Learning how to college before it’s too late

Getting a head start on fourth year FOMO


With a whopping four percent alcohol content and only 96 percent sugar content, the pitcher of Bold Rock Hard Apple Cider tests the limits of my drinking abilities.

“It’s a little bitter,” I say.

“John, this is practically apple juice,” my friend Gina says back.

We’re at Boylan on a Thursday afternoon watching March Madness over burgers and this pitcher of hard — really hard, alright?— cider. I’m not too big into basketball, and I definitely have no affinity for beer or even the softest of hard ciders, so what am I doing drinking in a sports bar?

Well I’m on a quest, or more like a safari hunt. I’m looking for the quintessential college experience, trying to make some Polaroid memories so in a decade I can pick them out of my brain’s junk drawer and think, “Oh man, I remember that. College was rad.” My impending graduation/expiration date next year has me reevaluating how I spend my time and how I can spend it more memorably.

Beer and basketball felt like a good place to start. I don’t know exactly what kind of experiences I’m looking for, but this one felt college-y enough. I had fun, and now I can say I’ve done it. I’ve watched college basketball at a college bar while I was in college. I can say that for the rest of my life. At my job when I’m 40, I can vaguely say, “Yeah, I had some fun times in college,” and the interns will think I was a buck-wild undergrad back in my days. They’ll accept me into their inside jokes, water cooler chatter and maybe even their happy hour karaoke one Thursday night. I aspire to this greatness.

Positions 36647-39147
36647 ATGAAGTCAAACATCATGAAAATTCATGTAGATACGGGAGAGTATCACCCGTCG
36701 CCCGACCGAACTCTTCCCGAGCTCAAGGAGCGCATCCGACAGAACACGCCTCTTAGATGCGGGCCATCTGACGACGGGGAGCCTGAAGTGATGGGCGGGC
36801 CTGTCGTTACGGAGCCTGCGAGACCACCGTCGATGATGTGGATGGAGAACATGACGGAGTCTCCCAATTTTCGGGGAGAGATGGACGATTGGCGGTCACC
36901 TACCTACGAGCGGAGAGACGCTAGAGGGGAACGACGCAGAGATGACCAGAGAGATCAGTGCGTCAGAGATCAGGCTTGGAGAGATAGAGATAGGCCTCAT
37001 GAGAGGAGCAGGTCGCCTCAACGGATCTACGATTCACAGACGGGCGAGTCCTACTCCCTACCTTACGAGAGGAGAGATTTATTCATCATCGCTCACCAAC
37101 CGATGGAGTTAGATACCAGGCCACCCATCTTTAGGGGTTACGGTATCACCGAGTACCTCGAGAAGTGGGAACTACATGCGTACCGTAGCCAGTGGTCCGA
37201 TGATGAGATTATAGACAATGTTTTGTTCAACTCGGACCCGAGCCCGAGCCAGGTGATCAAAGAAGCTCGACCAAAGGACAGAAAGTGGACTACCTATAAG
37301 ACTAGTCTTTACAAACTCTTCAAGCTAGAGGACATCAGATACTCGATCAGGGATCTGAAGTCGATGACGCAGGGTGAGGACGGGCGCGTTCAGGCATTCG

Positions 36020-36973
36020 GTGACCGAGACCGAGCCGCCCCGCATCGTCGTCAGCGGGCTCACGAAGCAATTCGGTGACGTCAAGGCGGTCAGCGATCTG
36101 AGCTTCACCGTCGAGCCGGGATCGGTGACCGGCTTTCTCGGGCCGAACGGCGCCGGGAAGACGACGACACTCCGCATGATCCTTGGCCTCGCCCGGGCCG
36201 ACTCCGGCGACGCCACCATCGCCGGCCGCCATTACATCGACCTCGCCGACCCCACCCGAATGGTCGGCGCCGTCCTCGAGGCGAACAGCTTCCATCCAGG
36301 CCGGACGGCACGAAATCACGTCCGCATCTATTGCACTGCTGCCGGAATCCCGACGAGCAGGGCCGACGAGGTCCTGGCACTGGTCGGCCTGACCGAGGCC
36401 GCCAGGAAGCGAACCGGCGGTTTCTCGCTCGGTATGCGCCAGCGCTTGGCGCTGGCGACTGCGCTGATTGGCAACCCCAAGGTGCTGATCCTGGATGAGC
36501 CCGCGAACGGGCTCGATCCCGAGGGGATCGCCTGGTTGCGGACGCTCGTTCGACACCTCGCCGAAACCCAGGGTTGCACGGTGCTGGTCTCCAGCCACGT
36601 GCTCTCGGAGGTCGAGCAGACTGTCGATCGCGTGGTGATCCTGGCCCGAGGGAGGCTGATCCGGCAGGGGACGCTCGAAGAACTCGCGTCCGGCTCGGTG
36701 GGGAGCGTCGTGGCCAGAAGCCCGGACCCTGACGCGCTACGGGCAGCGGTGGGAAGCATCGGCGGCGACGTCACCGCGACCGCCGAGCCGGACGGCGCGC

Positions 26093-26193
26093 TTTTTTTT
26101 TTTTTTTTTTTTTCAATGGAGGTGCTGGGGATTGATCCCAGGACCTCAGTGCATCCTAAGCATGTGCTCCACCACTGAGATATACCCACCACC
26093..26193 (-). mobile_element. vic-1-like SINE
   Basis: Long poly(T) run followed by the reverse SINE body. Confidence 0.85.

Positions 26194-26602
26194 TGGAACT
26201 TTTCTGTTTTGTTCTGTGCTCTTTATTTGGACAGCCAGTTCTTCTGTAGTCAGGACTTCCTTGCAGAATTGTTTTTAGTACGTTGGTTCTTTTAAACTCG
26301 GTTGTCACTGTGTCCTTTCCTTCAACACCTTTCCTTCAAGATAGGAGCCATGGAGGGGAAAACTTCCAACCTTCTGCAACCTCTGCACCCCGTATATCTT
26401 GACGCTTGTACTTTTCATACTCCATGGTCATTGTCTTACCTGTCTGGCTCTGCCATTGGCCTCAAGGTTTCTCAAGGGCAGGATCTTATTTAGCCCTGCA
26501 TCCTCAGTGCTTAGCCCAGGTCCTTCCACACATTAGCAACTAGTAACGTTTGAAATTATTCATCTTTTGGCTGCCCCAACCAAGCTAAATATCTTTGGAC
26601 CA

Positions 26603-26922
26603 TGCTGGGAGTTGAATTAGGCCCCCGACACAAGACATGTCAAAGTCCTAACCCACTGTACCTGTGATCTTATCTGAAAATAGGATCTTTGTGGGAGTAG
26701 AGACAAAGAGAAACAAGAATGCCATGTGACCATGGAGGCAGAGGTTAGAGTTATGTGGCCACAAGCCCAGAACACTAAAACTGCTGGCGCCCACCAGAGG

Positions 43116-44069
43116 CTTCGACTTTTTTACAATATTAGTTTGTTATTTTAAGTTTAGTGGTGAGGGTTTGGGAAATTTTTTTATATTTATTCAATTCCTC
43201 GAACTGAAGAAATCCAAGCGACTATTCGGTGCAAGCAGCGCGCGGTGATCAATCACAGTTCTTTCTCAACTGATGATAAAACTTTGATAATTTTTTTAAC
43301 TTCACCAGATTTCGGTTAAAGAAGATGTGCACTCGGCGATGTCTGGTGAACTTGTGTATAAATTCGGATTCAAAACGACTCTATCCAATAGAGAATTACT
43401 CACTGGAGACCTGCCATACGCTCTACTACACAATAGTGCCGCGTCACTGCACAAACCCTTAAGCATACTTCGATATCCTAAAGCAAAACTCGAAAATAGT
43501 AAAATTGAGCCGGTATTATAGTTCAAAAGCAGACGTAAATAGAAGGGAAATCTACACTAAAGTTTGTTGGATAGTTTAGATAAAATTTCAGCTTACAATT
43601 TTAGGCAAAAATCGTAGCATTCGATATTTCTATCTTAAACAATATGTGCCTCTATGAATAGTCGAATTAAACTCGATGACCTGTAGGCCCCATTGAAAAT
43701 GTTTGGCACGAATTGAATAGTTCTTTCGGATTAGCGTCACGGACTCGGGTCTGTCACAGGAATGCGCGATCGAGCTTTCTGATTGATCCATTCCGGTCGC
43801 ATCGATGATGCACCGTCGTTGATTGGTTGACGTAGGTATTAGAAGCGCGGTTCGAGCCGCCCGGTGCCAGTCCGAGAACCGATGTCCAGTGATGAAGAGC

I know my quest has some flaws. This obligation to fully live “the college experience” can burden my mind. The pressure to enjoy the moment can pollute my thoughts — making it less enjoyable. There’s also no such thing as “the definitive college experience,” so ultimately that’s a fruitless pursuit. 

I think my real goal — when I whittle my initial thoughts down to their true core — is to act with intention. Not just floating along on my daily stream of consciousness but purposefully charting each day’s course. I’m not so much looking for more fun but more satisfaction with my lifestyle. If that occasionally means drinking and/or putting myself out there more, well then by golly I will persevere. So yes, I’ll go to bars and parties and not complain about it, but was that pitcher really worth $16? I don’t think so, Mr. Boylan. I don’t think so.

I hate when people say, “These are the best four years of your life, make the most of them.” I think every stage of life has its perks, with the exception of middle school and maybe when you have to put up with your kids going through middle school. I’m not sure, I haven’t gotten to that chapter. 

Sure, I know I need to act with more intention to make the most of this brief, unique phase of my life. But does that only apply to college? Shouldn’t you do that in high school? And young adulthood? And retirement? 

When you tell me these four years are the best years of my entire lifespan, whenever I have a bad day or try to go out and have a lame night all I can think is, “Well, it only gets worse from here. This is it. The pinnacle of my life. It has arrived and here I am, in my room by myself.” 

Actually, that “These are the best years of your life” comment can haunt my good times too. “You’ll never be able to do this again,” the wind whispers. Forget that junk. I’ll have fun this next year and a half, then I’ll graduate and still have fun.

So yes, I’m drinking more beer. No, you shouldn’t be alarmed. I’m just living with more purpose, squeezing the most out of the twilight of my undergrad years before I move on to equally enjoyable phases of life.

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